The photographers stamp on this photograph reads: CAMERA CRAFT PTY. LTD.20 Ivory Street Valley, Brisbane. When Reordering Please Quote 10937.E.
Thanks to Neil Wakeford, ex Branch Manager of these systems in Brisbane, for providing the print of this photograph.
On the top story of this building is the Julius Tote Machine Room with its central tote processing system. On the side of the building facing the camera, is the Julius Tote Odds Indicator. There is someone seated inside the door on the left hand side of the machine room below the clock, possibly one of the Chief Engineers looking after the system. There is writing on the floor level of the maintenance walkway for the indicator. The left hand sentence reads WIN ODDS ON TOP OF WHITE COLUMN and the right hand sentence reads PLACE ODDS ON TOP OF YELLOW COLUMN. At ground level of this building are the selling windows where the J8 TIM terminals are in operation. The indicator and selling windows are replicated on the opposite side of the building. The crowd in this image once again indicates the bet traffic that the Julius Totes catered for. The queues extend from the selling windows in this building to the vicinity of the first row of Bookmakers under their umbrellas. The Bookmakers look like they are also doing well.
Chris Robertson's Doomben Ticket
Chris Robertson purchased this ticket in April 1977. I joined Automatic Totalisators Limited in Sydney in December that same year. In 1979 I moved to Brisbane with the new on course computer based totalisator systems which commenced operation that year. So the Julius Tote that created Chris' ticket had almost 2 years of operation left prior to it being superseded. Additionally, when Chris Purchased this ticket, the system in the image at the top of the page was seventeen years older. The Julius tote at Doomben would have been in operation some time before the above photo was taken in 1960, probably starting in the late 1940s. If this was a computer system it would have been regarded as ancient, however these electromechanical systems operated for much longer than most computer systems. The Longchamps Julius Tote operated for 45 years and the Caracas Julius Tote was still in operation after 48 years.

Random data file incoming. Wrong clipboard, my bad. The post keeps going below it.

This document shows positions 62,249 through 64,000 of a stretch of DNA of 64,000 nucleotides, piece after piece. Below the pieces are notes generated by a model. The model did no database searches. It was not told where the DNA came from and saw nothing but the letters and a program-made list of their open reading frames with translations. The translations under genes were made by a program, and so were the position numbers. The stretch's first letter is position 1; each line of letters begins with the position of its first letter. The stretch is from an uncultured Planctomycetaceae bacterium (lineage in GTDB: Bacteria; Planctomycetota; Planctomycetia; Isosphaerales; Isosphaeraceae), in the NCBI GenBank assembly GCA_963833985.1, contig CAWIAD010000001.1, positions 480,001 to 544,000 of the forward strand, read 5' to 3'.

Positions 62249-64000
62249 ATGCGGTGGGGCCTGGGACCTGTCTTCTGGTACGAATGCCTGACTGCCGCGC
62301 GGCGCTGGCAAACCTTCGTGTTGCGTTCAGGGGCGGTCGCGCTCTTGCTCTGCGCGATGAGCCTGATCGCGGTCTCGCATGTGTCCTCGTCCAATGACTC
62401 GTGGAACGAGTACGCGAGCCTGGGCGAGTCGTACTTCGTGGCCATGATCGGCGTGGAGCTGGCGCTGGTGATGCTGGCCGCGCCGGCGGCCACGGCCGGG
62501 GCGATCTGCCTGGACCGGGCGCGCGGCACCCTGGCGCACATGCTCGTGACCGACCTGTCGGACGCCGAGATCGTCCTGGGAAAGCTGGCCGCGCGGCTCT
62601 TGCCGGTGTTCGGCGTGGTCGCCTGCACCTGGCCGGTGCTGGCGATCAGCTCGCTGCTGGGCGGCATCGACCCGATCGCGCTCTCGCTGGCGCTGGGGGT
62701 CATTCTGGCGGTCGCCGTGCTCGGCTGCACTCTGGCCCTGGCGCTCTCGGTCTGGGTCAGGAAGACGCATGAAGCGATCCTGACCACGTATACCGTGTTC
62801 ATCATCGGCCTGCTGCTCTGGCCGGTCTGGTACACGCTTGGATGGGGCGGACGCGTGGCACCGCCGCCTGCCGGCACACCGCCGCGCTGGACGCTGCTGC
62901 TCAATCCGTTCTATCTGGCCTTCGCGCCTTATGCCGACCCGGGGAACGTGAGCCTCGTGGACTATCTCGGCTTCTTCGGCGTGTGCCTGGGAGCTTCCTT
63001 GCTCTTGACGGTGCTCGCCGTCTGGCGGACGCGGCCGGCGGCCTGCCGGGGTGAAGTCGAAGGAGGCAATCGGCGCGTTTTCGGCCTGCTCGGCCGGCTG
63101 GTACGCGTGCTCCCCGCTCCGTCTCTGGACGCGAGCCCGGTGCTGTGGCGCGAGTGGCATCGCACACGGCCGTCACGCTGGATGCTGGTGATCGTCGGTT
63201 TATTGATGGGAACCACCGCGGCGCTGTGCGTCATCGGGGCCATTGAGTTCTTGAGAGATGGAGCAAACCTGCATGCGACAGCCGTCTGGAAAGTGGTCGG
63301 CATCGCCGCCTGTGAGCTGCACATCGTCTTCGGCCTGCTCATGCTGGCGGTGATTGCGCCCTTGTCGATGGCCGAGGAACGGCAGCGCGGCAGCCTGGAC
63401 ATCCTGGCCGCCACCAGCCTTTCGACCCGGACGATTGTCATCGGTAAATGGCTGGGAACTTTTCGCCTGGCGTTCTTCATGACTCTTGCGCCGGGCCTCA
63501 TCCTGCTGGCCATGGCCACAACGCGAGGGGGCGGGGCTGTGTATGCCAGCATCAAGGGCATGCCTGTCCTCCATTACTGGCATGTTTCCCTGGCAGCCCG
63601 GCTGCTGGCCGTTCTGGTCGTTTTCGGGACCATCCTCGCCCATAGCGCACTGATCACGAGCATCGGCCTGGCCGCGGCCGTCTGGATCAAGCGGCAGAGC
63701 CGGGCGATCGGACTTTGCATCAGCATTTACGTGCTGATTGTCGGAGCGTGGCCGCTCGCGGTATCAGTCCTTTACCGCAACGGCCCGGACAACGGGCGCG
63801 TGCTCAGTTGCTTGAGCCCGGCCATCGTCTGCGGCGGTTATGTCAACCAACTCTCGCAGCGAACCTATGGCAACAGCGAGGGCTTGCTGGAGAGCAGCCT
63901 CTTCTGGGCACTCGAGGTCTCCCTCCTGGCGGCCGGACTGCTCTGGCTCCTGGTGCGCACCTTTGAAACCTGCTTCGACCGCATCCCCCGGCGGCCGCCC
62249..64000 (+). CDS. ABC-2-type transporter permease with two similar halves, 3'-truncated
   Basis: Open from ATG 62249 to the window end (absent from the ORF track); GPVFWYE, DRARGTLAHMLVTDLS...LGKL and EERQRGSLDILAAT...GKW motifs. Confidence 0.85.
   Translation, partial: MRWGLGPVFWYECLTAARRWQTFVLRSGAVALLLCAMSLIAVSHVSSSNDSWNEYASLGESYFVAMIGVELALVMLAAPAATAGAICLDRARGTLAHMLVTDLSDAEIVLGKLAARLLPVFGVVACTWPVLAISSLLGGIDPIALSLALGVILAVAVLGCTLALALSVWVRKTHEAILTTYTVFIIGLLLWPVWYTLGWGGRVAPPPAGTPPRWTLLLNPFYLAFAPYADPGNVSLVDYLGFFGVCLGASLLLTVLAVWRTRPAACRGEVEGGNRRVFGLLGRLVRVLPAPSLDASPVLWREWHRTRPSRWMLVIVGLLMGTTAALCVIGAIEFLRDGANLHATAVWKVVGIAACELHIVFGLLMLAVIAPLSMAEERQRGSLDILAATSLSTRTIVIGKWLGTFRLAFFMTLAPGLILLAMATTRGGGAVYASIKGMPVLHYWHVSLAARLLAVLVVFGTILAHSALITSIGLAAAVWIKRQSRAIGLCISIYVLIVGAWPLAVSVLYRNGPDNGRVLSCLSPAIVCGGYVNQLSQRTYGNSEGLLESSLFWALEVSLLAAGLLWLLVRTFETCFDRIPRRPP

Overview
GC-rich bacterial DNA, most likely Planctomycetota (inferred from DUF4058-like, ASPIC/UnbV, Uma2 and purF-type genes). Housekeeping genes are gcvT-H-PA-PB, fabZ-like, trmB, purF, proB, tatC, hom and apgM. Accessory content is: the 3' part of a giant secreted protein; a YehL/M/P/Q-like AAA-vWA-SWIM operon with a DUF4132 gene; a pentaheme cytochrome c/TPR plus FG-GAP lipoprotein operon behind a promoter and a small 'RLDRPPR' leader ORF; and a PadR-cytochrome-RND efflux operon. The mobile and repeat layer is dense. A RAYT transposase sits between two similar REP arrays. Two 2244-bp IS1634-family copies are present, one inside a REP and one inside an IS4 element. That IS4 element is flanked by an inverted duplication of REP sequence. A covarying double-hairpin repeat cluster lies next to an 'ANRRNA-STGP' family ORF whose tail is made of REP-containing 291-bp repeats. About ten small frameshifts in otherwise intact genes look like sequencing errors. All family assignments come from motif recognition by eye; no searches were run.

Chris wrote the following about a group of tickets of which this is one: ATL ticket selling operations were largely similar between states in the mid 1970's, with Melbourne being somewhat more advanced having computerised trifecta/trio J18 ticket issuing machines. For that reason I have saved only one machine issued ticket from each racecourse I visited in South Australia and Queensland. The tickets are all J8, with the exception of the Albion Park ticket which is from an earlier machine.
This building saw the advent of the computer totes. The first computer tote for Doomben started operations here in 1979 replacing the electromechanical Julius tote shown in operation in this photograph. This new computer tote system consisted of two mobile PDP11 minicomputer based totalisator systems, contained in semi trailers which serviced five race clubs. I worked on their development in Sydney and then moved to Queensland with them. A cement slab with a large roof on top was constructed as a carport for the semi-trailer. This was at the right hand end of this building around the back. The data, television, internal telephone and power lines connected the track to the systems in the the semi via a large connector panel in this building.